Would it really hurt you to make a few small changes to your lifestyles, especially if it could help heal our planet?

It's the small things which count.  The small things which a add up and CAN make a difference.

Would you be prepared to:

~ significanty adjust your electricity consumption (put on another jersey / wrap yourself in a blanket for warmth or dress in cool cotton when the temperatures rise, use candes instead of light globes, save up for a solar oven instead of switching on those power guzzling electric ovens);

~ walk or cycle or share a lift in order to reduce your petrol (gas) usage;

~ be more aware and conserve our most prescious resource, water (shower more frequenty, instead of bathing, fix leaking taps, think as your hand touches the tap, turn off the tap whist you're brushing your teeth, use a cistern filler to reduce the amount of water used when you flush the loo - better still, "if it's yellow, let it mellow..."), and install rain water storage tanks for use in your gardens;

~ try growing something you can eat, instead of just filling your gardens with pants which are beautiful to look at - research "forest gardens" to see how you can grow vegetables in between your "flowering" plants, or in pots on a patio or small balcony;

~ try and limited the number of goods you purchase which are wrapped in plastic;

~ buy local instead of imported;

~ prepare more completely fresh meals, as opposed to pre-packaged ready-made convenience (including junk food) meals (try aiming for once a week, then twice a week, etc.) - honour your body instead of just filling it with whatever is easy;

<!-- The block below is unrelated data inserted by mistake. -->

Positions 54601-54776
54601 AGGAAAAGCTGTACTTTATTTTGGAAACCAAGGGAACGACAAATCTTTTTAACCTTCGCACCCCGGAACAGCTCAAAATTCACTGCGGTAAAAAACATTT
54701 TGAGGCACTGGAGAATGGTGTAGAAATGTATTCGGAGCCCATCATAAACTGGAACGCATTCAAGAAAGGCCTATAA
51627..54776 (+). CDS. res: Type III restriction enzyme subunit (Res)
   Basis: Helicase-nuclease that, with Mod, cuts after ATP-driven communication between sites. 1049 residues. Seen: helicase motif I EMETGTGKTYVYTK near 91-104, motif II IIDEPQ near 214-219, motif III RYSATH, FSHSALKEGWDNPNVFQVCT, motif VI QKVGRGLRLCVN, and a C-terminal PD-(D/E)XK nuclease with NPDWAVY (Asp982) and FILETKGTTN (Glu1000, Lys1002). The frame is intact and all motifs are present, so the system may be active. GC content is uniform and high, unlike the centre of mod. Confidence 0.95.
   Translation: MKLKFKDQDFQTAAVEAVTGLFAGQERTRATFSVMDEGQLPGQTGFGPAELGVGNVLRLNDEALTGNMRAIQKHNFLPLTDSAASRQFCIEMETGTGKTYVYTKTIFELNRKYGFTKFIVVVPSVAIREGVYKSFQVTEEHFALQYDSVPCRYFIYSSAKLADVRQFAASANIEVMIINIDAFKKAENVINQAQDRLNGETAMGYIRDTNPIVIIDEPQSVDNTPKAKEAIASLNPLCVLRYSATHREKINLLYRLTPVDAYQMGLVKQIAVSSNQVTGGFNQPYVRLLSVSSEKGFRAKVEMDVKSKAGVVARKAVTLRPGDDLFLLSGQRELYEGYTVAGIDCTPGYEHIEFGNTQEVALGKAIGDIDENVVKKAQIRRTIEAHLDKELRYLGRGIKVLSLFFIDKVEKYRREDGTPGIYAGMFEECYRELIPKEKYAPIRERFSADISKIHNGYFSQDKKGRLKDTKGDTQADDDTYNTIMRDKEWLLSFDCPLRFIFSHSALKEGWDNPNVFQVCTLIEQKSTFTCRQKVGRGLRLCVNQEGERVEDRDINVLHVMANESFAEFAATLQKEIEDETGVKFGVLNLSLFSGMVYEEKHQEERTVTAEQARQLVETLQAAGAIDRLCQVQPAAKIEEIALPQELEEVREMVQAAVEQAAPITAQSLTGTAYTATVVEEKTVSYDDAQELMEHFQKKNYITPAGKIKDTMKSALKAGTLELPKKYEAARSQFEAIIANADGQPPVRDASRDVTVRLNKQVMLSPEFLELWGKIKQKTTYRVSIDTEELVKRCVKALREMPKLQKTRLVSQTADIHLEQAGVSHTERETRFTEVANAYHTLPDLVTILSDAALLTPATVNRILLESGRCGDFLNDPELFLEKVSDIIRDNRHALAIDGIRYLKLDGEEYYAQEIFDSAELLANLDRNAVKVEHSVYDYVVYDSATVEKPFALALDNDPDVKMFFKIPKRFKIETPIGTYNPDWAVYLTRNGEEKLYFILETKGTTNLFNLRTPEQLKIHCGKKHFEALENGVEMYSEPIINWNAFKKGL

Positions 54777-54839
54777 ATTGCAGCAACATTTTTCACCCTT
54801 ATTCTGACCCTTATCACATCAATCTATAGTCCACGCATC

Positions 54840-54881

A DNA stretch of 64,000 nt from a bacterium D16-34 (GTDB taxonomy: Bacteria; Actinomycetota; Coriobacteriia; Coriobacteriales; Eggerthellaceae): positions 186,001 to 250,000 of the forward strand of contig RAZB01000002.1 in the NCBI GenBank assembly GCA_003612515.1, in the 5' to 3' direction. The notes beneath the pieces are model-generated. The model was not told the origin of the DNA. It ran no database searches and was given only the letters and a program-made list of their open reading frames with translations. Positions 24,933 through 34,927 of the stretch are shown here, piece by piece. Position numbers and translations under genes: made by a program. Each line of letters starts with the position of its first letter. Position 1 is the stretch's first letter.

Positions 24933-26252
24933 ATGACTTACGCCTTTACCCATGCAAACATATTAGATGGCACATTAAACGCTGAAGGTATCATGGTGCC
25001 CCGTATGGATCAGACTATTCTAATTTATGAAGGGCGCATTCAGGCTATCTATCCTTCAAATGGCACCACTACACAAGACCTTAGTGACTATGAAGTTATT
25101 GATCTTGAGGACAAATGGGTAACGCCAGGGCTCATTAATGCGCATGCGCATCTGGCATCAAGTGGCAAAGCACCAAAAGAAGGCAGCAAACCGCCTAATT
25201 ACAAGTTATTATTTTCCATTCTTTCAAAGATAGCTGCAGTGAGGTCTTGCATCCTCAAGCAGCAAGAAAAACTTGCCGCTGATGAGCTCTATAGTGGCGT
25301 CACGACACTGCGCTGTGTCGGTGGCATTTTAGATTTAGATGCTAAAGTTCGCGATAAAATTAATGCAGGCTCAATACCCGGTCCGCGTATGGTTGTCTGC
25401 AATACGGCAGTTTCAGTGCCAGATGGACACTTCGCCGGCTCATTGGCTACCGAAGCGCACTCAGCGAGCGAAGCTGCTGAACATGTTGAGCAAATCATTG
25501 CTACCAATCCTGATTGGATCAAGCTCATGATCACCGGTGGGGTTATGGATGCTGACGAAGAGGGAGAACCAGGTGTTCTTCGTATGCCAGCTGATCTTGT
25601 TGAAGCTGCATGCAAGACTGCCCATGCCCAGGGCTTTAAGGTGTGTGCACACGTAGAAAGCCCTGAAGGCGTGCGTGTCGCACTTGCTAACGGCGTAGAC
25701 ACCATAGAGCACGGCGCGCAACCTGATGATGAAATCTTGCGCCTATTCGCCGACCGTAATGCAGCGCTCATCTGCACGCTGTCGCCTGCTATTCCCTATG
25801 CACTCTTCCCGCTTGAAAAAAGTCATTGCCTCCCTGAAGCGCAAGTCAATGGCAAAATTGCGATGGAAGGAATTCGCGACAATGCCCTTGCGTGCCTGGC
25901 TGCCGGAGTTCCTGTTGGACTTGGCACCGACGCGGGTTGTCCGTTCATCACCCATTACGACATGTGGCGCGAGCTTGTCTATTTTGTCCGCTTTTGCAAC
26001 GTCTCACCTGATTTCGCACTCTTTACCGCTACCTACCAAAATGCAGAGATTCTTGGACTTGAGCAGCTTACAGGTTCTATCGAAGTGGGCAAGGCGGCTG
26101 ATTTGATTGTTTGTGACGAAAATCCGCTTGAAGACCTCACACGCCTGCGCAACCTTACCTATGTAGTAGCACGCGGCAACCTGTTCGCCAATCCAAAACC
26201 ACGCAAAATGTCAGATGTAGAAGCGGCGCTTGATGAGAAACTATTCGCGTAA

~ use less chemicals in your home and advocate using less in your work place (trust me, our house is only cleaned with vinegar and bicarb, and I'm proud of the shine / level of cleanliness that I achieve);

~ do more housework / garden work / wash your own car / play with your children, instead of travelling to your local (hopefully) gym to get your exercise, or dumping your kids off at the local movie house / games arcade in order to "entertain" them;

~ recycle whenever, and wherever, possible, and pass on anything which is still useful to those less fortunate than yourself...

... to mention just a few of the small, but active steps you can adopt that will significantly assist in planet Earth's healing process.

I'm not asking you to chivvy your local member of parliment to do what he should be doing as your representative in government - such as taking your requirements and God given rights to the highest powers in the land to make them change laws for the immediate benefit of our planet, biodiversity, animals and mankind, instead of for the immense monetary considerations which are dictating their actions.

I'm just asking you to make a few simple changes to your lifestyle.